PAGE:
Today’s project is to assess the existing digital history of my research topic. My research interest is in 19th century American Military History, specifically the post-Civil War professionalization of the Army. That seems a little broad for an internet search, but Google’s fast so let’s see what it produces before I narrow it down to something more specific and searchable.

1st Google Search: “19th Century American Military History”

Perhaps unsurprisingly the first several entries are Wikipedia articles. There is a timeline of Military History from www.militaryhistory.about.com; it seems pretty simplistic and pretty Western-focused, but could be useful for general background information. There are also several book lists from barnes and nobles and similar sites. Further down in the results is the 19th Century page for Military History Online, which actually includes a reasonable set of what appear to be somewhat scholarly articles (at least they have footnotes), although they seem to be member contributions rather than peer-reviewed entries. None appear to be particularly related to my specific research interests, although several appear interesting. As the last link on the first page of the results page is the Early 19th Century Online Bookshelf of the U.S. Army Center of Military History. For the 19th Century this includes two digitalized general reference books, and on digitalized archival source: “the Regulation for the Uniform and Dress of the United States Army, 1839.” Searching through the Center of Military History also pulls up Online Bookshelves for the Late 19th Century (7 digitized secondary sources, 1 digitized archival source), the War with Spain (5 digitized secondary sources, and 7 digitized archival sources).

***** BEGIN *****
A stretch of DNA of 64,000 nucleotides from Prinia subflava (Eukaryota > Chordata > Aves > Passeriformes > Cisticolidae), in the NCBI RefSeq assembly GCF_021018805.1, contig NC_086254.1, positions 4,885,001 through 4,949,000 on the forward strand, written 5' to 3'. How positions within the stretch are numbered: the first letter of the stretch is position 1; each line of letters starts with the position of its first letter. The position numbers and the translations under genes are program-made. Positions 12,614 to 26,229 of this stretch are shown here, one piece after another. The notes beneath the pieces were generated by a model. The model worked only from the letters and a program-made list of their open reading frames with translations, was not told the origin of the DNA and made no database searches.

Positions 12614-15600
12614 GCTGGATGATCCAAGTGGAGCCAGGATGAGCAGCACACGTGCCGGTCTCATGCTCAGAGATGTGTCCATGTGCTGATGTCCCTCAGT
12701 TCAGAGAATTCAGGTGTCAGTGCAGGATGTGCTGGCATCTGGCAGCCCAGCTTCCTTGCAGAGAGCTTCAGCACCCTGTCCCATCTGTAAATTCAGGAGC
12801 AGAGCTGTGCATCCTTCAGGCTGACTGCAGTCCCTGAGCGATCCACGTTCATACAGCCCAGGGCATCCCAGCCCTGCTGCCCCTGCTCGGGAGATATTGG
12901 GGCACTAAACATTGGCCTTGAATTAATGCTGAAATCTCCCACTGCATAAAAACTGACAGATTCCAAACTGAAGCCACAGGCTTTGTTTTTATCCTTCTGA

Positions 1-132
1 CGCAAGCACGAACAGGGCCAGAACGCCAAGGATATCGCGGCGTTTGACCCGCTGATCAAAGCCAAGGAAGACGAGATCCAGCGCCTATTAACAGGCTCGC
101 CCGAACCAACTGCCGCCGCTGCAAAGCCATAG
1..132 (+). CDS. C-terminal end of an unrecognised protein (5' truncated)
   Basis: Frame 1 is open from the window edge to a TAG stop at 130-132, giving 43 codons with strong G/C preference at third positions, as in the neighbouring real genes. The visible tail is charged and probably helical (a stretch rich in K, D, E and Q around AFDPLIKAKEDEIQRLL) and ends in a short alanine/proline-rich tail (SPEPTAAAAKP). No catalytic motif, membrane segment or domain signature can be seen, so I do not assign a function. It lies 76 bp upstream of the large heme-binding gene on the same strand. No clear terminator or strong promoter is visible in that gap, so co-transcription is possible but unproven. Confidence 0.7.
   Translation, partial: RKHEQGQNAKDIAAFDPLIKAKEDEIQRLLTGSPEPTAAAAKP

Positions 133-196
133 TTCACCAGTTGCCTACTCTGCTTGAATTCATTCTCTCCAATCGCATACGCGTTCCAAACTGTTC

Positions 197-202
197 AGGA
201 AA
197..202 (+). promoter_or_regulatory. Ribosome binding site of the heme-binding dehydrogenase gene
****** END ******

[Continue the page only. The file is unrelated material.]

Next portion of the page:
Let’s see what adding “digital” to the search does.

2nd Google Search: “19th Century Military Digital History”

This search is completely dominated by www.digitalhistory.uh.edu articles. (slogan: “using new technologies to enhance teaching and research.”). While the articles lack footnotes, the .edu address is a least moderately reassuring. Going to their homepage, it seems to be focused primarily on K-12, but they do have some digitized primary documents as well as some exhibits (although none are related to my area). They also, quite usefully, have a link for how to cite them.